The capital, installation, and operational costs of a CPV system can be mitigated in the near future by a favorable regional government-dictated Feed-in Tariff (FiT), which guarantees a grid connection, a long term contract, and rates that take into account these costs and that guarantee an operational profit. Italy’s FiT is particularly advantageous, since it has a special tariff table for CPV. [1]  Now if competition weren’t enough motivation for CPV vendors to drive costs down, most Feed-in Tariffs reduce the guaranteed rates by a small percentage each year to motivate the vendors to take advantage of technology improvements and reductions in operating costs.

As mentioned in an earlier post on Levelized Cost of Energy (= a system’s lifetime future costs divided by the lifetime energy it will produce) there are many components to lifetime costs, each of which needs to be consciously and systematically driven down by the CPV vendor. What is needed here is a company-specific model for these costs and a continuous improvement program to drive each cost component down.  NREL’s System Advisor Model (SAM) is a very nice start (and its earlier versions motivated the definition of LCOE), but a company needs more detail to optimize costs.

For example, a CPV system is particularly sensitive to being aligned precisely (to a small fraction of a degree) to the sun.  This necessitates high precision in its two axis tracking system.  In addition to its additional capital cost, a tracker has additional installation and maintenance costs.  Mounting a tracker on a high pedestal created additional weight and hence wind force factors.  Each of these details (accuracy, capital cost, installation cost, maintenance cost, weight, and required structural support to address wind forces) must be optimized by the CPV vendor.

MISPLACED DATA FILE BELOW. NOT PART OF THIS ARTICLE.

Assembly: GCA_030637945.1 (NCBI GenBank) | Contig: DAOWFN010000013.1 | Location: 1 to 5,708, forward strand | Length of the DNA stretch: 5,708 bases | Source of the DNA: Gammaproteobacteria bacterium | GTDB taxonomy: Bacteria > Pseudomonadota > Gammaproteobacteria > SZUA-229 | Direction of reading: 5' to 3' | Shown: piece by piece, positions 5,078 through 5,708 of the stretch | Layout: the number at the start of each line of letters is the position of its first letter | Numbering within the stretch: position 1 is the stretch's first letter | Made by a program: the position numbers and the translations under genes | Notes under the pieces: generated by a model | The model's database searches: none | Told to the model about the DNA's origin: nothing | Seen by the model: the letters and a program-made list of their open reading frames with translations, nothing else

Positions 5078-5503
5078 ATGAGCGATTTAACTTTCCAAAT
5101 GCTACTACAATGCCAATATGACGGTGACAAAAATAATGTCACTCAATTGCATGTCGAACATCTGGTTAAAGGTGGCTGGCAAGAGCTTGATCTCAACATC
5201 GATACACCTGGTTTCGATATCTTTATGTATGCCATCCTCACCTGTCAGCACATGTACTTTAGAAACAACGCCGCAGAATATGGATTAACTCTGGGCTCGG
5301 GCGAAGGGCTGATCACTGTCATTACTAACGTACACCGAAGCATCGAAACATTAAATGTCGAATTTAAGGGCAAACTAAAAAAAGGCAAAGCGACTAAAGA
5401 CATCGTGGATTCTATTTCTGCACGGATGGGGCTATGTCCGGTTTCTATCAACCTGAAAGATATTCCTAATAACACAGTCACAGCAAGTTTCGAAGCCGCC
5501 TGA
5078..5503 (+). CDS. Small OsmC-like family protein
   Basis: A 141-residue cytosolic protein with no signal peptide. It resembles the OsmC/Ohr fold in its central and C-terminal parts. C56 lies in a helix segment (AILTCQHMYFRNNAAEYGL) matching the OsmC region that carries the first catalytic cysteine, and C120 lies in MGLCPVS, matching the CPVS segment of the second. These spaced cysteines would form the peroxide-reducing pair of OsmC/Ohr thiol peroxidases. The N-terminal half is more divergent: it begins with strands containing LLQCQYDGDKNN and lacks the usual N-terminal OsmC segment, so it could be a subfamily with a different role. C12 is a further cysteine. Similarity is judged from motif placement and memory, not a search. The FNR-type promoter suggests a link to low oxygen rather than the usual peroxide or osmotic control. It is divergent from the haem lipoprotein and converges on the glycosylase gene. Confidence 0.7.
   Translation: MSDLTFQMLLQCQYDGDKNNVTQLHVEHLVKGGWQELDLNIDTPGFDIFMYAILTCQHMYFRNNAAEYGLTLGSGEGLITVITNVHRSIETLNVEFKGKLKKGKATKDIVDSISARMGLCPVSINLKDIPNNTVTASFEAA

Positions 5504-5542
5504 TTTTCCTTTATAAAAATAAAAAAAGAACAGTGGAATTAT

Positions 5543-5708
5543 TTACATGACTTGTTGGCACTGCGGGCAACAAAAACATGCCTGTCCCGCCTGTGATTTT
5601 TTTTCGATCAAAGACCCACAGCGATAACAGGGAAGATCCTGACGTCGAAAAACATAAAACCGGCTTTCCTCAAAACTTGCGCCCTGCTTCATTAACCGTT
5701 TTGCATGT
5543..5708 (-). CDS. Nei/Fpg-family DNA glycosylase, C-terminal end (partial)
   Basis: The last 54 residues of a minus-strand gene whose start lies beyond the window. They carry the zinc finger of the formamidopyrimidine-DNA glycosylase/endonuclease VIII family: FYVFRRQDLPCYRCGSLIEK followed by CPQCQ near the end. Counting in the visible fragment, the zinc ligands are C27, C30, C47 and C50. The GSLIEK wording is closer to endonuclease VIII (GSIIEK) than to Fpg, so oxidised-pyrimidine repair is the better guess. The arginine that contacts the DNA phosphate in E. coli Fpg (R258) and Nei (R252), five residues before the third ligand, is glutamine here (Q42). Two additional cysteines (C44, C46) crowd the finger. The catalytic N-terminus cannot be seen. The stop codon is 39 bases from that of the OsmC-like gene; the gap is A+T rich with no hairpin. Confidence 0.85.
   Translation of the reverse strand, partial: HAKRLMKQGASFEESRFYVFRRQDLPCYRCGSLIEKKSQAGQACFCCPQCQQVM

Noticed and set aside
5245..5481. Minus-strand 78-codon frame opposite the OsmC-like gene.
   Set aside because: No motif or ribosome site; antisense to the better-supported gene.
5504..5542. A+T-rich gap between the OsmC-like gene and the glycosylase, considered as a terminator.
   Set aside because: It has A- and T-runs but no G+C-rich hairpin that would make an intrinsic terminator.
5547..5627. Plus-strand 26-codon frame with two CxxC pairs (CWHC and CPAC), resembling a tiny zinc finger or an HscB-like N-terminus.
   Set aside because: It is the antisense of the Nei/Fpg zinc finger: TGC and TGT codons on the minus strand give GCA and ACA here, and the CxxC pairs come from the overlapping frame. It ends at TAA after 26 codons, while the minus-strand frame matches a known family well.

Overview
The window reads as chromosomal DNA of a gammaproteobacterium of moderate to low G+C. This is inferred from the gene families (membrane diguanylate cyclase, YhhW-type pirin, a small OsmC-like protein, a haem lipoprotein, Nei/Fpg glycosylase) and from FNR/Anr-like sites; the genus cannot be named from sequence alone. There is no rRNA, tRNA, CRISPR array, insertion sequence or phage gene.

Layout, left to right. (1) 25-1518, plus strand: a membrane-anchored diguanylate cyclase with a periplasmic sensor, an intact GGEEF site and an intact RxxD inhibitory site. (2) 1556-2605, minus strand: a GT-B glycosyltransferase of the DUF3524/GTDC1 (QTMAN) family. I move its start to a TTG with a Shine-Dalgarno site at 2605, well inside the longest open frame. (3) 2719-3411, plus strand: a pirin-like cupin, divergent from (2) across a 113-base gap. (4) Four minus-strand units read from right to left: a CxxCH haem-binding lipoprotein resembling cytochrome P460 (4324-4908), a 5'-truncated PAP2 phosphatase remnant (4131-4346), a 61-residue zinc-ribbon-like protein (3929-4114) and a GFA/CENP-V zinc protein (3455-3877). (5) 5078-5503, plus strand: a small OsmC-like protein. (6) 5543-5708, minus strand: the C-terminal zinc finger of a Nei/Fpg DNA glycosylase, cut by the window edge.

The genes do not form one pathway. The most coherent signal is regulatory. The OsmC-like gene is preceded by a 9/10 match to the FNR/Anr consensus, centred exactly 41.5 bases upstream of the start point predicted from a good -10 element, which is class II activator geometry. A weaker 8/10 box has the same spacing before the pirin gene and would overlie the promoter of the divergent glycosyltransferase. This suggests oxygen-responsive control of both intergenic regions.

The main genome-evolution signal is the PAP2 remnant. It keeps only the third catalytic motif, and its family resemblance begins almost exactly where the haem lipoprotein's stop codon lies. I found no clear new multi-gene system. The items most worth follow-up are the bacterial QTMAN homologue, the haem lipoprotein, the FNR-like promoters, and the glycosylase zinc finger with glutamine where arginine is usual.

LCOE isn’t the only useful metric for a CPV vendor to consider.  Now marketing folks and the press like big numbers, and hence the peak power or Watts-Peak (Wp) makes a lot of headlines. It is the maximum power that can be generated by the system.  Sometimes this number is tempered (no pun intended) by NREL’s Standard Test Conditions (STC) to get a “name plate” rating.  Probably a little more interesting is the Energy to Peak Power ratio.  Define:

SI = Site Irradiation (kWh/m2/yr)

RI = Rating Irradiance (kWp/m2)

PCE = DC to AC power conversion efficiency

ATE = Average temperature efficiency